At the end of the day, the Sox may want to make sure that Pedroia will be with the team "forever" and also do a positive PR move. I am not sure that negotiating a new deal this early is a good idea regardless of how much I like Pedroia. Baseball works differently than the NFL, you don't see players holding out for bigger contracts in baseball because the team is stuck paying them regardless of what may happen. I would like, however, that he be extended some time before his contract ends, but now is not the time.

#21 Rovin Romine

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Posted 16 November 2012 - 04:16 PM

Edit: If the Sox extended Pedroia now, would his contract be re-amortized? Maybe that's the benefit for the Sox (besides the PR) -- getting some of that AAV to hit the books in 2013 and 2014, when they're likely to have room below the tax threshold.


I was wondering about this also. Could they renegotiate the existing contract to "front end" some money to 2013, plus tack on a reasonable extension (perhaps consisting of option/buyout years)?

#22 glennhoffmania


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Posted 16 November 2012 - 04:54 PM

I was wondering about this also. Could they renegotiate the existing contract to "front end" some money to 2013, plus tack on a reasonable extension (perhaps consisting of option/buyout years)?


I think you're talking about two separate issues. Mauf is talking about spreading the luxury tax hit over a longer period of time. You're talking about cash flow. I don't think cash flow is an issue for this front office so if you couldn't re-amortize the deal front loading it only gives them a marginal benefit.

#23 maufman


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Posted 16 November 2012 - 07:24 PM

I was wondering about this also. Could they renegotiate the existing contract to "front end" some money to 2013, plus tack on a reasonable extension (perhaps consisting of option/buyout years)?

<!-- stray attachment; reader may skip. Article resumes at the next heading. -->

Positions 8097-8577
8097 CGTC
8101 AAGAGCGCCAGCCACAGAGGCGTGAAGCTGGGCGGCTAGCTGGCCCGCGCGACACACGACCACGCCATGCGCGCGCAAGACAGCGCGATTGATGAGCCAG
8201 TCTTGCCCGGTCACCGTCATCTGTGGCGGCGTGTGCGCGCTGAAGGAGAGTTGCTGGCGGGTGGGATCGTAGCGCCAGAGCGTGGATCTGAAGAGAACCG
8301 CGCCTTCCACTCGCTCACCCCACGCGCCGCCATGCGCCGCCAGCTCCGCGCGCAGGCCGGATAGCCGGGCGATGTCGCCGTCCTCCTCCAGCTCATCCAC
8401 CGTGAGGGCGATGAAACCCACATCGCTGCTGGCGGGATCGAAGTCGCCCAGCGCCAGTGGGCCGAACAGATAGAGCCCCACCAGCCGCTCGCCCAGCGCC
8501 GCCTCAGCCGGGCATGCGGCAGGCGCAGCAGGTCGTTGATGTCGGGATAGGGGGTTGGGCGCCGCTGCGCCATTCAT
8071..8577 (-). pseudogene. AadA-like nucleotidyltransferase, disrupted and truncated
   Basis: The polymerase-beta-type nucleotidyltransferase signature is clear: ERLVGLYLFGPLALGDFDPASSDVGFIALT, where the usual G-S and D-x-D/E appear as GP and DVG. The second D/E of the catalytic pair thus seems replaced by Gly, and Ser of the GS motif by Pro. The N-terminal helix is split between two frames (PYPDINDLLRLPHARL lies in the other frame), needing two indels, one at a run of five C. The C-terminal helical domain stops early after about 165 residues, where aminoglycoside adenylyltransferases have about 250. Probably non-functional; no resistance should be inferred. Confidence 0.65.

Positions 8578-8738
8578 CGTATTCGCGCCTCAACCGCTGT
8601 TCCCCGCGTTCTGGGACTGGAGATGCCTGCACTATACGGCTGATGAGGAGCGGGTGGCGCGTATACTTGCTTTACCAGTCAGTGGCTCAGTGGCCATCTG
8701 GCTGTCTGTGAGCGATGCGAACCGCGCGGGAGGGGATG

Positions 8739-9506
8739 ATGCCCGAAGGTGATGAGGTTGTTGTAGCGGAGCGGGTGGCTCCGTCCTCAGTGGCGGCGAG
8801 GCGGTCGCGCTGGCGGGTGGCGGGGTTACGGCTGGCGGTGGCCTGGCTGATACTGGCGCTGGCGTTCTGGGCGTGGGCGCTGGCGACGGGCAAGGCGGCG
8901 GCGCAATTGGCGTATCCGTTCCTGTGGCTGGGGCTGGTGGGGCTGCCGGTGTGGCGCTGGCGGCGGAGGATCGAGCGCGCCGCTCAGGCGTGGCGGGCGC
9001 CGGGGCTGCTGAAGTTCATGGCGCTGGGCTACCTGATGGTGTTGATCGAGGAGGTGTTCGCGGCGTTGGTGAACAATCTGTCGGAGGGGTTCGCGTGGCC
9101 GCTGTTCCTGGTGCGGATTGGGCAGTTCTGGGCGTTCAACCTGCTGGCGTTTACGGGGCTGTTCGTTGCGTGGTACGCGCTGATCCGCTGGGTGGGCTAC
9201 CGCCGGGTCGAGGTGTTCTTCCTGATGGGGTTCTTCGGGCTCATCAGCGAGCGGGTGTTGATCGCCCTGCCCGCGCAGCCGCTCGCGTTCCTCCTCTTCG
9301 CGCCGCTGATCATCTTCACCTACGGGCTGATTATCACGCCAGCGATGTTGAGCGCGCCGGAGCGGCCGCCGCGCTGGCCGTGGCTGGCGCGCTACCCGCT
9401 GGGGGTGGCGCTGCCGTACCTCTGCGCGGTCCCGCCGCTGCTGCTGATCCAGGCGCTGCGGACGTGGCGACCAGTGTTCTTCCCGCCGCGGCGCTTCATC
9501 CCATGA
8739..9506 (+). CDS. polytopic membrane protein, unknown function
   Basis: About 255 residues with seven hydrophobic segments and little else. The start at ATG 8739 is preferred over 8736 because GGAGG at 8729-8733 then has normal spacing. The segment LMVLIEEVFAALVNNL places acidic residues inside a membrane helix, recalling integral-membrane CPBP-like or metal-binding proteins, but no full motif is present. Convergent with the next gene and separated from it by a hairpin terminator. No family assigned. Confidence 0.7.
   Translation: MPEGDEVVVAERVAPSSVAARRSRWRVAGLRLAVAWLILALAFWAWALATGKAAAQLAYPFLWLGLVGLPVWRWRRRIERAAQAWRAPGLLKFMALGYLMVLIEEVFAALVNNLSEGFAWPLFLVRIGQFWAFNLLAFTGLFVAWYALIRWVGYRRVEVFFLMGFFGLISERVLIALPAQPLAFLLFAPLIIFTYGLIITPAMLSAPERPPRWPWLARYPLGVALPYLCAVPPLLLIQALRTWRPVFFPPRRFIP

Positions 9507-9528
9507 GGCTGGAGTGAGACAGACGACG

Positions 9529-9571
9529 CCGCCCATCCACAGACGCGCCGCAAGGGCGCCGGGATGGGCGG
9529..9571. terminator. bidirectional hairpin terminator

You can't "front-end" the agreement -- unlike the NFL and NBA, MLB uses AAV rather than cash flow to determine the annual luxury tax impact of contracts.

But, if you signed Pedroia to a 3/45 extension before Opening Day, I suspect you would lump that together with the two years remaining on his current year (disregarding the option) and amortize it as 5/65 -- which would shift a portion of the luxury tax hit from 2015 and beyond into 2013-14, where the tax is unlikely to come into play. If the Sox figure they'll pay the tax in two of the three years from 2015-17 (iirc, you get hosed if you're over the threshold three straight years, so they'll presumably get under once), then the tax savings would shave a couple million off the club's actual cost over the life of the contract. It's not a reason to do the deal in itself, but it moves the needle a little bit.

Also, it's worth mentioning that Pedroia has "only" earned $20mm for his career to date. Figure he pays nearly half of that in taxes and union dues, lives like a pro ballplayer, takes care of family members, and invests a couple million -- it's gone. I'm not suggesting you should cry for Pedroia by any means, but I could certainly understand if the opportunity to triple the guaranteed money he has coming his way (from $20mm to $60mm or so) and to pocket a $10mm signing bonus was enough to entice him to give up a theoretical payday after his age 31 season.